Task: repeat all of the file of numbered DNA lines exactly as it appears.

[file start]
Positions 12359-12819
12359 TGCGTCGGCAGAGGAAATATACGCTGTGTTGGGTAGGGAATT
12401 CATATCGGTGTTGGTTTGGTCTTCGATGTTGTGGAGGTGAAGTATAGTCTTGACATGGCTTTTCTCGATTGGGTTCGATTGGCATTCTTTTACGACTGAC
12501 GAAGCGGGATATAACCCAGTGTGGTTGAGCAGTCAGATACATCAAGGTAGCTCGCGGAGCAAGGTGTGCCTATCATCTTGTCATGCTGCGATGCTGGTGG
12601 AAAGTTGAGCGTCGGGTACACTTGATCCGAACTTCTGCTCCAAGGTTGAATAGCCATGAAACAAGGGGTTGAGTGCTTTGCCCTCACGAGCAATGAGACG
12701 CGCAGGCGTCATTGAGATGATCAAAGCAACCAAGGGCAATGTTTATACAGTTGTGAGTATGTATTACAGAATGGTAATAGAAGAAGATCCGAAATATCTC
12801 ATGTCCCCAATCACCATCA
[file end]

Positions 12359-12819
12359 TGCGTCGGCAGAGGAAATATACGCTGTGTTGGGTAGGGAATT
12401 CATATCGGTGTTGGTTTGGTCTTCGATGTTGTGGAGGTGAAGTATAGTCTTGACATGGCTTTTCTCGATTGGGTTCGATTGGCATTCTTTTACGACTGAC
12501 GAAGCGGGATATAACCCAGTGTGGTTGAGCAGTCAGATACATCAAGGTAGCTCGCGGAGCAAGGTGTGCCTATCATCTTGTCATGCTGCGATGCTGGTGG
12601 AAAGTTGAGCGTCGGGTACACTTGATCCGAACTTCTGCTCCAAGGTTGAATAGCCATGAAACAAGGGGTTGAGTGCTTTGCCCTCACGAGCAATGAGACG
12701 CGCAGGCGTCATTGAGATGATCAAAGCAACCAAGGGCAATGTTTATACAGTTGTGAGTATGTATTACAGAATGGTAATAGAAGAAGATCCGAAATATCTC
12801 ATGTCCCCAATCACCATCA